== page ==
We live in a busy neighborhood: Astronomers spotted just over 2,000 never-before-seen asteroids passing within almost 280 million miles of Earth over the course of last year. And they're confident they will spend this year giving even more space rocks names, numbers and pathways as they hurtle through our solar system.
That may sound scary, but instead, try to find it comforting. After all, those asteroids have always been there and will always be there. All that's changing is astronomers are keeping their eyes on them. That means if any looks poised to cause trouble—which none do for the foreseeable future—we'll know in time to do something about it. And in the meantime, astronomers can work on answering some of our big questions about how the solar system came to be.
"This is not a reflection of an increased number of asteroids passing by," Paul Chodas, manager of the Center for Near-Earth Object Studies at NASA's Jet Propulsion Laboratory, told Newsweek. "The increase in discoveries reflects our increased capabilities," like our ability to detect fainter objects, thanks to more powerful telescopes, and to watch more of the sky at once.
Another piece of good news buried in the statistics is that scientists are slowly failing to find any more asteroids that are larger than a kilometer across, or about 0.6 miles. "Try as we may, even searching with better and better telescopes, we're not finding more asteroids [of this size]," Chodas said. That means scientists think they've found more than 95 percent of that category. "We've already found the vast majority of the large ones, and that's good news because those are the ones that could lead to a global catastrophe if those should hit," he said. The ones that are left to find, he says, are likely tucked away in orbits that are difficult to search.
The middle-size category, (asteroids that are larger than 140 meters, or 460 feet, across) is where astronomers are really focusing their efforts right now. At that size, a reasonably large chunk of an asteroid could still make it through Earth's protective atmosphere to the surface. "It could certainly lead to regional catastrophe wherever it might hit," Chodas said of an object that size. Right now, scientists have identified about 8,000 near-Earth asteroids of this size, but they think there are about 20,000 more left to be spotted, which is why they're so focused on scanning for asteroids.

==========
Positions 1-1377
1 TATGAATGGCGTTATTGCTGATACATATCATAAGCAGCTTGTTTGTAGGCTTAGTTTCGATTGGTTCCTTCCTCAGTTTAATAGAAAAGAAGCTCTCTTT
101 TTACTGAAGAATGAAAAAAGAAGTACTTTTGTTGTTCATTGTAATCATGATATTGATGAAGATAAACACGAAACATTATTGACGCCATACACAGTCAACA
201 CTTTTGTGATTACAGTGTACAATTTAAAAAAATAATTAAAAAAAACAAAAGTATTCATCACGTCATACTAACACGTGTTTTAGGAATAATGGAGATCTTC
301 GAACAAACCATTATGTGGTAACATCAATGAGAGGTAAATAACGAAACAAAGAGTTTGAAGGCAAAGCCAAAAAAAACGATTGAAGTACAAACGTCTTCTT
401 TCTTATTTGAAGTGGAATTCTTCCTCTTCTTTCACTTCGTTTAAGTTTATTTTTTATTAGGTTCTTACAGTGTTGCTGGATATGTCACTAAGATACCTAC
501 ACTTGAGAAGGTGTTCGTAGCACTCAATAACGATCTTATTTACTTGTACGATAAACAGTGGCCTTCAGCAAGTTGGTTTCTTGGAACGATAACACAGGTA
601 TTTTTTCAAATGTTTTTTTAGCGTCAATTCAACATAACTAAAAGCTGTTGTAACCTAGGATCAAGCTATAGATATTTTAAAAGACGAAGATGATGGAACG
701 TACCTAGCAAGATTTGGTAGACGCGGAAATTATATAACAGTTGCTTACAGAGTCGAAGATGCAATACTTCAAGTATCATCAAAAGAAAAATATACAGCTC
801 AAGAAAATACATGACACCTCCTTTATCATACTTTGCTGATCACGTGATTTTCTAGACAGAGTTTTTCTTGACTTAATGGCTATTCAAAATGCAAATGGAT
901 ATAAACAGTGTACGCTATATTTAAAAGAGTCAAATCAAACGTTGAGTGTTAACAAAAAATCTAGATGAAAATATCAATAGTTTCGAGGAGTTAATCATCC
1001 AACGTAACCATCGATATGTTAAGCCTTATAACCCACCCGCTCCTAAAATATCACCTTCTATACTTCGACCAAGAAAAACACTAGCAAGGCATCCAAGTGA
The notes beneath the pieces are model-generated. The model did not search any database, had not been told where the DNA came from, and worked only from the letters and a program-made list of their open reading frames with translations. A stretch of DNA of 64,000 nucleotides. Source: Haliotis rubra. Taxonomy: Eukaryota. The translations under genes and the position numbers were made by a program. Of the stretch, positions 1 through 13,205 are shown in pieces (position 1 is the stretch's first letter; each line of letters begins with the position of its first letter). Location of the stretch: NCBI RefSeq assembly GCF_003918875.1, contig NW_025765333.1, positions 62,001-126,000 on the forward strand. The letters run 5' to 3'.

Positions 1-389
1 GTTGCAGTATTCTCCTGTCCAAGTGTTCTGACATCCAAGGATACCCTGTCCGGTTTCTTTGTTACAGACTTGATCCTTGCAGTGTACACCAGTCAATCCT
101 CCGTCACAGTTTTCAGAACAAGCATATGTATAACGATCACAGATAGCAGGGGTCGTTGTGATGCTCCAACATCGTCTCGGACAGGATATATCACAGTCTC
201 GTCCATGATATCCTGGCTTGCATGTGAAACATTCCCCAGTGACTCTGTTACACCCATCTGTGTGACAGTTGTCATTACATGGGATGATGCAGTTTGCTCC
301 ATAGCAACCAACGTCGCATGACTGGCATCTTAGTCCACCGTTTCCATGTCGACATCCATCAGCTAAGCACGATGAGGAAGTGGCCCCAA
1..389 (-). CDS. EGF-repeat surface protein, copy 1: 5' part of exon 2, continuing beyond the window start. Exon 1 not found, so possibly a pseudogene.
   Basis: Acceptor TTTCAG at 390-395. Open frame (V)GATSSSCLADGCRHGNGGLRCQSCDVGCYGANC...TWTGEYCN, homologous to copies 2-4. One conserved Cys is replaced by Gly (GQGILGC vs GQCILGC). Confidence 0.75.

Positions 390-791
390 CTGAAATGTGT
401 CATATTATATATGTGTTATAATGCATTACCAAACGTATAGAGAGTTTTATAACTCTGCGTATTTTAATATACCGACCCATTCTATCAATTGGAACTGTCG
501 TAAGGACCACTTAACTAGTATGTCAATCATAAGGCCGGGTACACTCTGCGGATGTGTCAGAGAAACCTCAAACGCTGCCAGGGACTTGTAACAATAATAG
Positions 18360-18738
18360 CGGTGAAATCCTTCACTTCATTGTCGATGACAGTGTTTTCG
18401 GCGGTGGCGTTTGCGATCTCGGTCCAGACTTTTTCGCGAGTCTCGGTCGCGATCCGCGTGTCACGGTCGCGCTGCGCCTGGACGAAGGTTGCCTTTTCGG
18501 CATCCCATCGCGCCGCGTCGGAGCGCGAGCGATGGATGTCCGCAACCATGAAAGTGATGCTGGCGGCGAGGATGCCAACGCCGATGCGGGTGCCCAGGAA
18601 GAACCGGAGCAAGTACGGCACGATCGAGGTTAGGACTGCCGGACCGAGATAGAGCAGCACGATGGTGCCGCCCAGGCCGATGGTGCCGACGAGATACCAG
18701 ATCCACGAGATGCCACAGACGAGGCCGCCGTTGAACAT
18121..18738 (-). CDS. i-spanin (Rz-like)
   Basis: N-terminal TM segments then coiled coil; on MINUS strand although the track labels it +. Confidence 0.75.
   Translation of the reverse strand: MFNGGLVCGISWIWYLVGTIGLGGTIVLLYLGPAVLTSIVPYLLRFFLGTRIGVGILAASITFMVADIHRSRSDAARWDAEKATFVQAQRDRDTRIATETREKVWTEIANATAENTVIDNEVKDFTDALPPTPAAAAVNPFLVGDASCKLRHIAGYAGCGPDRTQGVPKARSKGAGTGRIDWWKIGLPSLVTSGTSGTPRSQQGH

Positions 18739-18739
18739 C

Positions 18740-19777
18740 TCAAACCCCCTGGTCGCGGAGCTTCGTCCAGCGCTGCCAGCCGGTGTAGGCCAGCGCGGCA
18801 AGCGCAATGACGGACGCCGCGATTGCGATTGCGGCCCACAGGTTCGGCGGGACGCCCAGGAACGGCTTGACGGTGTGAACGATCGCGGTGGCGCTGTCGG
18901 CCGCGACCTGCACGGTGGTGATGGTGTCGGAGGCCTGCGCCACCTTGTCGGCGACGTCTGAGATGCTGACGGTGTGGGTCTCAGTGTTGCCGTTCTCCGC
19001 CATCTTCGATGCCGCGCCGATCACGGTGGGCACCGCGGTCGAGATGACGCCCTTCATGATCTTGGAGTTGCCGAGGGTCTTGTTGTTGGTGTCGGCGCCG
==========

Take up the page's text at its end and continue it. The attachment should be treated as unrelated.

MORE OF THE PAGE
Congress actually ordered the agency back in 2005 to get to work finding these medium-sized asteroids, but funding shortages have hampered astronomers' efforts. The two projects responsible for the most new asteroid identifications in 2017 were the Pan-STARRS telescope in Hawaii and the Catalina Sky Survey in Arizona, which both got technological upgrades recently.
2018 is expected to be a big year for the ATLAS project, also based in Hawaii, which is just getting up and running but can study the whole sky every night. The next major initiative expected to do lots of asteroid-spotting is the Large Synoptic Survey Telescope currently under construction, but that's still a few years away from opening its eyes.
But Chodas says that many of the newly spotted asteroids are nothing to raise eyebrows about—many are pretty small, and only found by chance during astronomers' hunt for larger rocks. "Our goal is not to find these little ones, because they're not hazardous really," Chodas said of asteroids like 2017 YD7, which flew by Earth on Tuesday night. "Asteroids of that size pass by the Earth at this distance all the time statistically."
The only difference is now, thanks to monitoring, we actually know about them, NASA enters them in databases, and scientists calculate their trajectories. And NASA has no plans to stop doing that, since it's this process that would alert us if there actually were an asteroid that could cause us harm—and potentially give us the chance to do something about it, like try to nudge it off course, away from Earth.
Every single new asteroid scientists spot is a potential target for further observations, said Lance Benner, a NASA astronomer who uses radar technology to study passing asteroids. He and his colleagues keep a look out for both newly discovered and returning asteroids and try to pin down their size, shape, what they're made of, and other characteristics that will help scientists understand asteroids better.
Radar observations bounce powerful signals off the rock and look for what light comes back, rather than relying on reflections that occur naturally. "In principle, we could see a golf ball at the distance of the moon," Benner said. "Not that we actually look for golf balls at that distance." He and his colleagues have already arranged to study 40 asteroids with this technique over the course of 2018.
But of course, that tally doesn't include all the new asteroids that will be identified for the first time ever this year.
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